8/6/07

New Skin for the Old Ceremony


This post marks the start of a new feature on Plissken, one I’ve titled “Bloggin’ to the Oldies” in a delicious pun. Essentially, I (and possibly Carter, too) will watch one of the many NBA’s Greatest Games we have on our DVR and write about our impressions. Because this kind of exercise has the potential to devolve into a bunch of comments reiterating that Michael Jordan was really good at scoring, I’ll do my best to relate the style of play and players’ games to the NBA of today. This feature is still a work in progress, though, so please feel free to comment with some constructive criticism.

Today, I’ll tackle Game 7 of the 1969 NBA Finals between the Lakers and Celtics. This game doubled as the last game for both Sam Jones and Bill Russell, although the announcers’ reactions at the end of the game suggest that only Jones had announced that he was playing for the last time.

Unfortunately, NBATV massacred this game by only showing the fourth quarter. For a channel that usually does a great job with replays, it seems odd that they’d choose to show just one quarter of a game featuring Bill Russell, Wilt Chamberlain, Elgin Baylor, Jerry West, John Havlicek, and Sam Jones. As far as I can tell, this game’s also the only one from that era in the regular rotation. This choice wouldn’t be so bad if Wilt hadn’t hurt his knee midway through the quarter; essentially, viewers are robbed of watching one of the greatest players in league history. Did the tape get destroyed in a mysterious vault fire? Were the Pete Maravich dribbling drills on after the game really necessary? (Okay, those are actually pretty cool.)



What’s here is actually quite interesting, though. The most obvious thing about the game is that there’s no three-point line. Oddly enough, offenses still operated mostly the same way—or at least the way they do when teams have excellent post scorers. The Lakers regularly worked it inside to Wilt with the intention of sending it back outside for open jumpers. The clearest difference, though, is that those shooters set up much closer to the basket. Thus, you get situations like this one: Wilt passes out from the block to Jerry West at the free throw line. Would that ever happen now? It wasn’t even an odd angle, and there were four defenders in our right around the paint on the play. With no three-point line, everything happens in a much tighter space.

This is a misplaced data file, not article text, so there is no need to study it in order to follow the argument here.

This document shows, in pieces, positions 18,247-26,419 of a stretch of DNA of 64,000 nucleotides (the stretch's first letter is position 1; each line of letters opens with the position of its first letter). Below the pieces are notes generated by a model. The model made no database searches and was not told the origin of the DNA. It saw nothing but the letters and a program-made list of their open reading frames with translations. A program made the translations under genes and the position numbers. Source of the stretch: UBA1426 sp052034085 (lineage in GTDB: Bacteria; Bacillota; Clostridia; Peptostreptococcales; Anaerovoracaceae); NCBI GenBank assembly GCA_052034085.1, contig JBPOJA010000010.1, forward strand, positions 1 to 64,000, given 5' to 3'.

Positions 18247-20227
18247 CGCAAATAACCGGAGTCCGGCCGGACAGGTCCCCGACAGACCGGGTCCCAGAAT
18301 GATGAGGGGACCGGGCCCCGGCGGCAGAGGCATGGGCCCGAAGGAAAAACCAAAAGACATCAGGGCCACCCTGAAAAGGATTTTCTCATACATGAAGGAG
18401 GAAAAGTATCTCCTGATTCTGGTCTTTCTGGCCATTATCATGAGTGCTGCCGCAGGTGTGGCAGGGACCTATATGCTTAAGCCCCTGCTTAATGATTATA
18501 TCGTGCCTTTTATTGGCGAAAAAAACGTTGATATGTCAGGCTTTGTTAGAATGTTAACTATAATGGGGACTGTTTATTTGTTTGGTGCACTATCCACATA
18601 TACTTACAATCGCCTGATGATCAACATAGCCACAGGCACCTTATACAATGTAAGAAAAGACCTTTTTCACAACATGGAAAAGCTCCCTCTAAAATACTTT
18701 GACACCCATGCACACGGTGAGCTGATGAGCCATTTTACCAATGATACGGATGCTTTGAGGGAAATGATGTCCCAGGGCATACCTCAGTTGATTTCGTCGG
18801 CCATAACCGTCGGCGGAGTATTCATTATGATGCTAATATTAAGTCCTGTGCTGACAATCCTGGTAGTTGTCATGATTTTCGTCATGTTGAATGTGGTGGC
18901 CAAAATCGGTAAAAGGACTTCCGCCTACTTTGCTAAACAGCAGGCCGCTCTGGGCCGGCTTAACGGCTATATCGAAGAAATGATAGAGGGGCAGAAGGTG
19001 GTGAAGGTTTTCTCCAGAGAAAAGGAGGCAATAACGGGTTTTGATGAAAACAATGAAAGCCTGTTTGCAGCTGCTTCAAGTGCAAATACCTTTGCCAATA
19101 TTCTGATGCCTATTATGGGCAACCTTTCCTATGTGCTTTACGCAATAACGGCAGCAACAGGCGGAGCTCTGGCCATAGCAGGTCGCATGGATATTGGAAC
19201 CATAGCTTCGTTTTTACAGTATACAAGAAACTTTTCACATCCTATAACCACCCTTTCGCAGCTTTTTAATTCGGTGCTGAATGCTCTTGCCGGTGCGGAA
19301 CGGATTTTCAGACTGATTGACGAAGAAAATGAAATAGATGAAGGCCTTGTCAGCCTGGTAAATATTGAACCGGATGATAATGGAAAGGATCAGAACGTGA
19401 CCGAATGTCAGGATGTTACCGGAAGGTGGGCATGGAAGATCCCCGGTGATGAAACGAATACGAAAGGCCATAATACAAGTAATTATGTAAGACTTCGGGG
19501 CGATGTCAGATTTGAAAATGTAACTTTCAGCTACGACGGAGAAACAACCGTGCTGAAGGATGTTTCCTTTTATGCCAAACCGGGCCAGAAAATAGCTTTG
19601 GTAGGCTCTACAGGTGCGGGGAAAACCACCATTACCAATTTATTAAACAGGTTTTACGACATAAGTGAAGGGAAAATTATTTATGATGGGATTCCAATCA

I’m no fan of what three-pointers have done to current players’ midrange games (or lack thereof), but watching this game made it clear to me that the NBA currently needs the three-point line if it wants offenses to score. Today’s extremely athletic players simply could not play in a confined space; defenders would roam all over the place and block many more shots. Teams likely would have adjusted and moved outside, but it’s still way too tempting to stay close to the basket when there’s no incentive to shoot from outside. If the purists got their wish, I think they’d see a very ugly brand of basketball for quite a while.